Afterwards a Lisfranc screw was placed from the medial side of medial cuneiform towards the base of the second metatarsal along with the Lisfranc ligament.8 If the space between medial cuneiform bone and intermediate cuneiform bone was widened and the screws are difficult for fixation dorsal plates can be selected for fixation.Normally once the first and second tarsometatarsal###joints###were. Stress fracture pathogenesis, as well as diagnosis and treatment, were reviewed. It has been proposed that the middle cuneiform may be subject to increased stress in the runner during the propulsive phase, as this is the midfoot bone that transmits weight proximally in the medial column Cpt code for orif cuneiform fracture synonyms: lateral cuniform fracture, intermediate cuniform fracture, medium cuniform fracture, medial cunioform fracture ICD-10 cuneform fracture ICD-9 825.24 closed cunioform fracture 825.34 Open cuneform fracture Etiology / Epidemiology / Rare Natural History Usually occur from th The tarsometatarsal joints have intrinsic stability due to the recessed base of the 2nd metatarsal and the Roman arch configuration of the middle three metatarsals as well as the Lisfranc ligament, which runs from the base of the 2nd metatarsal to the medial cuneiform.(Kay, 2001) Diastasis frequently occurs between the 1st and 2nd. The most important stabilising ligament is the Lisfranc ligament which runs from the base of the second metatarsal to the medial cuneiform. Damage to this ligament (with or without further injuries) can lead to an instability of the whole of the mid-foot as the second metatarsal acts like the keystone in an arch

Video: Cuboid and Cuneiform Fractures Explained Indiana

Sangeorzan&#39;s classification of navicular fracture

Bipartite medial cuneiform is an uncommon tarsal developmental variant at the Lisfranc joint line and was first described by Barlow in 1942. It tends to occur in 0.3-2.4% of people, of which most are males (84%) [1,2,3].This condition is described as the separation of the normal medial cuneiform into two ossicles by an oblique or a horizontal line; namely, the dorsal and plantar parts, with. Bipartite medial cuneiform is a rare, congenital segmentation anomaly of the foot, which is most often incidental and asymptomatic. The bipartite medial cuneiform can be differentiated from a fracture by the characteristic appearance on MRI and radiographs, including the E-sign, well corticated margins, the size of the combined cuneiform segments, the size of the base of the first. Approximate Synonyms. Closed fracture of medial cuneiform bone of left foot; Left medial cuneiform foot fracture; ICD-10-CM S92.242A is grouped within Diagnostic Related Group(s) (MS-DRG v 38.0):. 562 Fracture, sprain, strain and dislocation except femur, hip, pelvis and thigh with mcc; 563 Fracture, sprain, strain and dislocation except femur, hip, pelvis and thigh without mc There is an increased distance between base of 5th metatarsal and medial cuneiform. Oblique view of the foot: Metatarsal stress fractures. Calcaneonavicular coalitions. Magnetic Resonance Imaging (MRI) MRI of the spine (neuraxis) is indicated for unilateral cavus foot). TREATMENT Overview. Use joint-sparing procedures whenever possible Introduction: Dislocation of intermediate cuneiform is a rare injury in English language literature. Dislocation of intermediate cuneiform with undisplaced medial cuneiform fracture has been reported only once. We report the first case of dislocation intermediate cuneiform with displaced medial cuneiform fracture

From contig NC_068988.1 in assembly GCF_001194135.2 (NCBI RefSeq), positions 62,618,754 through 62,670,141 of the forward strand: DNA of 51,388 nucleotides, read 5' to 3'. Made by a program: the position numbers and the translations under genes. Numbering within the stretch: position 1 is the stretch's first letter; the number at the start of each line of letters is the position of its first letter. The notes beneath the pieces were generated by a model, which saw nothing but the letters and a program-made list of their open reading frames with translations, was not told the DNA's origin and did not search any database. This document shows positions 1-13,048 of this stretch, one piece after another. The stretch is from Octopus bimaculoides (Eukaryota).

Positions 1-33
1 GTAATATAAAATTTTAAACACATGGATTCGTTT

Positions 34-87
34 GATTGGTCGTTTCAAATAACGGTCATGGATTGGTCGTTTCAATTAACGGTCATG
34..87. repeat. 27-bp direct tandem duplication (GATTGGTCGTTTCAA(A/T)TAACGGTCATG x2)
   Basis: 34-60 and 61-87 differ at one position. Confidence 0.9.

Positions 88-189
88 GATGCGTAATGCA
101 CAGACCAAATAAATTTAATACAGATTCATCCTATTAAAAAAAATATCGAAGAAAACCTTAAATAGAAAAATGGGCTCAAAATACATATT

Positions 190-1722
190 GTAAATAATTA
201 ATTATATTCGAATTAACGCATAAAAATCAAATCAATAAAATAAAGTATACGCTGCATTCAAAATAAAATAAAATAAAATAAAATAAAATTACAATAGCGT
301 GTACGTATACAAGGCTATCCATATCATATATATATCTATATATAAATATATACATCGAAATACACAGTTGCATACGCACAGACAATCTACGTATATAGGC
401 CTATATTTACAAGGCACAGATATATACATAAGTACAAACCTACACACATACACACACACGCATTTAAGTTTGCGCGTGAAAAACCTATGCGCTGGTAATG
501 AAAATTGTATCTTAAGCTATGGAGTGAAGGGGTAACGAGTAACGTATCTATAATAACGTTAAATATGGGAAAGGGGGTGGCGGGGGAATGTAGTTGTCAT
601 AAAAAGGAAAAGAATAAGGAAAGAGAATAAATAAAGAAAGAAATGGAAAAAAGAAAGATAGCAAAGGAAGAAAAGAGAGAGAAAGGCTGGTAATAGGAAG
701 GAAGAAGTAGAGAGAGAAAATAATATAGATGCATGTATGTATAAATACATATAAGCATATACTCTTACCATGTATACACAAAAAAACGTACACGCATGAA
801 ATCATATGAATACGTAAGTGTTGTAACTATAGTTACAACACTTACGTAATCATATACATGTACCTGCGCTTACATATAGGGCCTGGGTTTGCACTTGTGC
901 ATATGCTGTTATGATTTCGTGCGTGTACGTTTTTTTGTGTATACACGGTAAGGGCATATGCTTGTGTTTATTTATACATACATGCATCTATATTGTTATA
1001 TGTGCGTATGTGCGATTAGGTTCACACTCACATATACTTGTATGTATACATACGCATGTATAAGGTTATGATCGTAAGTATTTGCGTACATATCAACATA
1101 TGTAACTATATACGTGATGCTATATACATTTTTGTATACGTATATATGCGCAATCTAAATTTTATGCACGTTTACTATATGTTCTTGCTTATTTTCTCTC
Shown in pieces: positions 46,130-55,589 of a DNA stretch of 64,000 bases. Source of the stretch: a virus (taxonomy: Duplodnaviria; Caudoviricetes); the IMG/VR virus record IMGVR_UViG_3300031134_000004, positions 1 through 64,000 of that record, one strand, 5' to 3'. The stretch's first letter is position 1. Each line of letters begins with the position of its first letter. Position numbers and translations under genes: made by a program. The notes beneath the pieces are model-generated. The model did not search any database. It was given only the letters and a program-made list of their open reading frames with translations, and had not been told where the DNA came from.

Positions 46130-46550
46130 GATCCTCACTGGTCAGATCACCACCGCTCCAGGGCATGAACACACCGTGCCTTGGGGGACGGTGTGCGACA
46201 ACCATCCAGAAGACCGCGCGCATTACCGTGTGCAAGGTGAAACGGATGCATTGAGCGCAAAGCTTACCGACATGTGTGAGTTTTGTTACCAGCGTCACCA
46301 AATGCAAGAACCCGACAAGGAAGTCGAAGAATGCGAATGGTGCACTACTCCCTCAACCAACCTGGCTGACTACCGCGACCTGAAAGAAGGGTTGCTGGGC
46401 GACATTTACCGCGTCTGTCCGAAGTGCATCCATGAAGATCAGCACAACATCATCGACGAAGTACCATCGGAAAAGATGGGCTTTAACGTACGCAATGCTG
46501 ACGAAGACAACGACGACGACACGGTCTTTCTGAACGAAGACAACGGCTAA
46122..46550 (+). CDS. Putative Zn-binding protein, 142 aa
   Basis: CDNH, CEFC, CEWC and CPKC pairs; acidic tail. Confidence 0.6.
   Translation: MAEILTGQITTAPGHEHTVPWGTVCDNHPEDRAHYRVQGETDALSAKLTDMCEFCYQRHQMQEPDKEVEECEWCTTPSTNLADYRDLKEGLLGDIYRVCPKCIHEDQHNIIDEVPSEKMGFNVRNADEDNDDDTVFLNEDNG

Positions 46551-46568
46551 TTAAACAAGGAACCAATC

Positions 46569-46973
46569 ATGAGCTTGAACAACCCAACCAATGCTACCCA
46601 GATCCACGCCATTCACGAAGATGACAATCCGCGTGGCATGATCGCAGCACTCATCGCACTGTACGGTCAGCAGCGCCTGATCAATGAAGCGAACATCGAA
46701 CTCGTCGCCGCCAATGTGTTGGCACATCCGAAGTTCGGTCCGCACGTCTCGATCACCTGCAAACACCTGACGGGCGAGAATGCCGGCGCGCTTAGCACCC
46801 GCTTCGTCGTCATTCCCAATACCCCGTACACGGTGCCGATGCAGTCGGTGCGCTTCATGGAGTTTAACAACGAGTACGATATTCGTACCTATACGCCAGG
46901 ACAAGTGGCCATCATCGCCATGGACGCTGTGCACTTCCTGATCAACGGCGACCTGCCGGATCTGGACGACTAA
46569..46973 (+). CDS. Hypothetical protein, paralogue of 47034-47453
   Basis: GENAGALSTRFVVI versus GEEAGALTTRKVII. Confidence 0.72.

Advice needed for unhealed Lisfranc injury | Podiatry ArenaTorn ligament in ankle | General center | SteadyHealthCuboid Fracture | The Causes, Symptoms, And Treatment OptionsNavicular stress fracture | Image | RadiopaediaAccessory Navicular Bone - Physiopedia